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European Community transforms itself

By
BILL LAMP

BRUSSELS, Dec. 28, 1993 (UPI) -- The European Community transformed itself during 1993, pulling together to speak with a single, strong voice on the world stage and ratifying a treaty that called for ever-tighter integration on monetary, foreign, defense and judicial policies.

But the year began in gloom for Euro-enthusiasts.

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Danes had rejected the Maastricht Treaty on European Union in 1992, sparking a communitywide wave of skepticism and hostility toward the EC and particularly its executive arm, the Commission.

With their hopes pinned on a second referendum in May 1993, EC commissioners and other community officials laid low, believing that little news from Brussels would translate into good news at Denmark's polls.

Major initiatives were put on hold as Euro-skeptics in the 12 EC member states took up the cry against the move toward centralization and toward accumulating power in the hands of unelected officials.

Europe's economy, however, refused to cooperate. It's slow slide picked up speed in the new year, putting millions out of work.

As EC economies diverged, speculators put its exchange-rate mechanism -- the grid that held currencies within tight bands -- under intense pressure and forced several devaluations. The mechanism eventually buckled and forced monetary authorities to, in effect, float their currencies and put off the prospect of a single currency until the next century.

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Dire economic forecasts predicted the EC would soon be facing 20 million unemployed.

During the spring, EC leaders shot down U.S. plans to lift the arms embargo on outgunned Muslims in Bosnia-Herzegovina and to mount air strikes. But they proposed no solution of their own, further alienating EC citizens who saw the bloodshed nightly on television.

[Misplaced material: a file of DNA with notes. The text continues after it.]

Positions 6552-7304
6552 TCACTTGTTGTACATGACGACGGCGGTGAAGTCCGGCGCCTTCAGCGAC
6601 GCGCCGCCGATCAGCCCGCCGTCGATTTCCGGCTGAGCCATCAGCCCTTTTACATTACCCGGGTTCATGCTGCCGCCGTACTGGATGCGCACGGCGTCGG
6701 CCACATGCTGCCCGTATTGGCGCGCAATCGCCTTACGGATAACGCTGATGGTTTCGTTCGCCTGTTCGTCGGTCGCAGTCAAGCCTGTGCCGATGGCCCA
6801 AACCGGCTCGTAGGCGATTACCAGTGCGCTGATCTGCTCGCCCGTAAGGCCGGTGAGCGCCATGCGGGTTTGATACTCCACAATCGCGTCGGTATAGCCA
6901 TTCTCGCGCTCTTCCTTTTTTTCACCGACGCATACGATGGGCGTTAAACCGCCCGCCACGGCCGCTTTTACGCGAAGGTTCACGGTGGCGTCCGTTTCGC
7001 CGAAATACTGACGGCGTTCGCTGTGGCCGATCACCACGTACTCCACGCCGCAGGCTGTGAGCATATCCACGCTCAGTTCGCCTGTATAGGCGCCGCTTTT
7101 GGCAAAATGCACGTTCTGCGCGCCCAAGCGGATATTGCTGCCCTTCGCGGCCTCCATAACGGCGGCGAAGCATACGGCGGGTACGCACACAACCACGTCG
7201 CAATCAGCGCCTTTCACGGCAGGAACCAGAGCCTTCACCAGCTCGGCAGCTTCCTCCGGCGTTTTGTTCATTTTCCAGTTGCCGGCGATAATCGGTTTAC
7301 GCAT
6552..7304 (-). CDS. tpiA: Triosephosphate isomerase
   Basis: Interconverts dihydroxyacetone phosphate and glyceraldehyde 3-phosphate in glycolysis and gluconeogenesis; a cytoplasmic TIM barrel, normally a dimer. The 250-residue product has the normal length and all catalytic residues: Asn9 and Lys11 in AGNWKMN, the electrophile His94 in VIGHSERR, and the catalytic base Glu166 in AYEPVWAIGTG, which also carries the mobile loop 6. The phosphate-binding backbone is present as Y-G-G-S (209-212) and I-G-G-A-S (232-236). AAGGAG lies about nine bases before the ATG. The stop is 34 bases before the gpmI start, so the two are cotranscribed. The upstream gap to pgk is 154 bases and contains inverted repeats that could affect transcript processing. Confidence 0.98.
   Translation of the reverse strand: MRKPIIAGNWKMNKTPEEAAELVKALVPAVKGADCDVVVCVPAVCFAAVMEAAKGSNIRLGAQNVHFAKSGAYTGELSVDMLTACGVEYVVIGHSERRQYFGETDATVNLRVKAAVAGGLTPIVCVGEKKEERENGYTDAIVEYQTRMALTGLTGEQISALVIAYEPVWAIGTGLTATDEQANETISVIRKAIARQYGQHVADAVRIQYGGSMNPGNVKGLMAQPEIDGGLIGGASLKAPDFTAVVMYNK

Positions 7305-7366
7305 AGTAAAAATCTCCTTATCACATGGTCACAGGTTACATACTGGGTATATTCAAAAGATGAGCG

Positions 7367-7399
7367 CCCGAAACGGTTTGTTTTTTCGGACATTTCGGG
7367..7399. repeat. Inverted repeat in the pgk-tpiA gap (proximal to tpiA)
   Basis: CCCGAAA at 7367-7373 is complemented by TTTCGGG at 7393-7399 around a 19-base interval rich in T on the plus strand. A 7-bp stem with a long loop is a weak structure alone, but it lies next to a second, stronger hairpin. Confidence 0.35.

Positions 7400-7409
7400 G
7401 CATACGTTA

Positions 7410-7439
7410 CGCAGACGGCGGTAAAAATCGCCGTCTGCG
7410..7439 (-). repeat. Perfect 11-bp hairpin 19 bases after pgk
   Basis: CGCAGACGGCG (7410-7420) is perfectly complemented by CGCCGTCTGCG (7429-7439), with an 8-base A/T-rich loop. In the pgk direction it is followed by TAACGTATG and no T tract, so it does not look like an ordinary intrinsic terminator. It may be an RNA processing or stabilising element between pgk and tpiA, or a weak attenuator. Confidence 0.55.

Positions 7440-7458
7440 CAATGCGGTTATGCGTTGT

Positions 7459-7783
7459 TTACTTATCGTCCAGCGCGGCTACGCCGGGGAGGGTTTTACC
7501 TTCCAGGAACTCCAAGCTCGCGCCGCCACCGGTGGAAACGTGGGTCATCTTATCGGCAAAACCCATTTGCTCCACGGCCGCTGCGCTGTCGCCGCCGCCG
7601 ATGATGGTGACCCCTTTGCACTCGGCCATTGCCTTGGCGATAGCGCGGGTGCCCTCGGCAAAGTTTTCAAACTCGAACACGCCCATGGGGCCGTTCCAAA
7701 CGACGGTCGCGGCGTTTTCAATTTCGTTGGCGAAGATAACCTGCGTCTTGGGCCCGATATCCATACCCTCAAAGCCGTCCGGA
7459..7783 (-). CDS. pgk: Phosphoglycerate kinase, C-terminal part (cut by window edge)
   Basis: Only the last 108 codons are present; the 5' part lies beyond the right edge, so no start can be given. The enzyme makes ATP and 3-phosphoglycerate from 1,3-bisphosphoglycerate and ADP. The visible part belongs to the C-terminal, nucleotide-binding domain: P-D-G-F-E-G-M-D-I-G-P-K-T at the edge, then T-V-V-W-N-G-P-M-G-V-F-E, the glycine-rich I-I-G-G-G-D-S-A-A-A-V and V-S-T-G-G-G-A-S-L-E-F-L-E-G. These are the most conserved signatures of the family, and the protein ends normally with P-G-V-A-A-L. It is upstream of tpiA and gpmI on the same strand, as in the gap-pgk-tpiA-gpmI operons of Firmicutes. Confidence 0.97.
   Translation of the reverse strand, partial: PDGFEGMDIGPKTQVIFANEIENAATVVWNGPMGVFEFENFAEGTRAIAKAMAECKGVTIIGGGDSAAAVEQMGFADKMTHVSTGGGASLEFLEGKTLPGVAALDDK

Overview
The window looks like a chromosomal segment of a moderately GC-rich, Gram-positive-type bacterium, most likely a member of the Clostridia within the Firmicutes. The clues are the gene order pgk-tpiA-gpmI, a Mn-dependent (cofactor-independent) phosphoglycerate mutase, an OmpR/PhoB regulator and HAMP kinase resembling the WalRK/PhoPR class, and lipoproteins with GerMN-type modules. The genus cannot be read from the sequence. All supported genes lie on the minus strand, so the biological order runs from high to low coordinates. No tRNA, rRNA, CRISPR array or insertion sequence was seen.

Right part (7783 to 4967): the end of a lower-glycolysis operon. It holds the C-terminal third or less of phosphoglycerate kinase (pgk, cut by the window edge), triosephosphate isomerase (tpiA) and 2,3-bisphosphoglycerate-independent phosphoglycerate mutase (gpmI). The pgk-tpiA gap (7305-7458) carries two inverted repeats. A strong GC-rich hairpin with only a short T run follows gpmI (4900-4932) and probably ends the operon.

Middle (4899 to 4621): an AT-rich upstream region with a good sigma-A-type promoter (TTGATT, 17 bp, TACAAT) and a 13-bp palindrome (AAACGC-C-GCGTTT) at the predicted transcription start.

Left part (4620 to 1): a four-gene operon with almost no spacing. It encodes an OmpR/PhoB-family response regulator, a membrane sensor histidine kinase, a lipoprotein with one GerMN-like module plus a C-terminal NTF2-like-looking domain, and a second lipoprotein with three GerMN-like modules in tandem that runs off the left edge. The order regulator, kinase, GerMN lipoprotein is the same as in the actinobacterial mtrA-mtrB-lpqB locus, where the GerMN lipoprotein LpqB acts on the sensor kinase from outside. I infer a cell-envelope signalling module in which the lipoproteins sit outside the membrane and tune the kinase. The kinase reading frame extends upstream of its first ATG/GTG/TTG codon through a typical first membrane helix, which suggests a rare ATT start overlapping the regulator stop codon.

However, fortunes changed on May 18 when Danes on their second try gave a firm ''ja'' to the Maastricht treaty, opening the way for more activist policies.

Politicians responded quickly. At a summit in June, EC leaders commissioned a plan on how to reverse economic fortunes and create jobs, and during the summer France began to throw its weight around at internal EC discussions of world trade talks.

Both efforts bore fruit.

In December, leaders adopted the wide-ranging scheme to reverse a cyclical, structural and technological downturn in the economy with a variety of measures, including re-education and training schemes, and trans-European infrastructure projects.

In the past, economic debates had been marred by drawn-out bitter disputes over cutting welfare and other social security costs. This time, EC leaders concurred on a middle path that trimmed some benefits, but left Europe's generous welfare states intact.

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France pushed EC negotiators at the talks under the General Agreement on Tariffs and Trade to the limit, nearly sinking the negotiations, but in the end extracting a better-than-expected deal from the United States on farm products and films.

Foreign ministers then quickly settled what in the past would have been a divisive debate, voting to provide the losers in the GATT talks -- Portugal's textile industry -- with $451 million (400 million European Currency Units) in aid for modernization. An additional $564 million (500 million ECU) will be made available in low-interest loans for the same purpose.

Leaders were jubilant, hailing the hard-fought GATT victory as the EC's coming-of-age.

All this new-found singleness of purpose had a new platform -- the Maastricht treaty, which went into force Nov. 1 after being ratified by Britain and Germany.

The treaty calls for economic and monetary union, including a single currency, common foreign and defense policies, common citizenship, a cohesion fund to transfer resources from richer to poorer member states, increased cooperation on judicial, immigration and police matters, and a common policy on workers' rights.

The defense identity is unlikely to start taking shape until the next EC constitutional review in 1996, and none of the other goals will be reached easily.

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After a year of tight cooperation on intractable problems, the European Community is approaching the dream of becoming a political powerhouse, but far from solving its economic woes.

EC leaders are speaking with one voice, but if that voice fails to halt the economic slide, they may find fewer are willing to listen.

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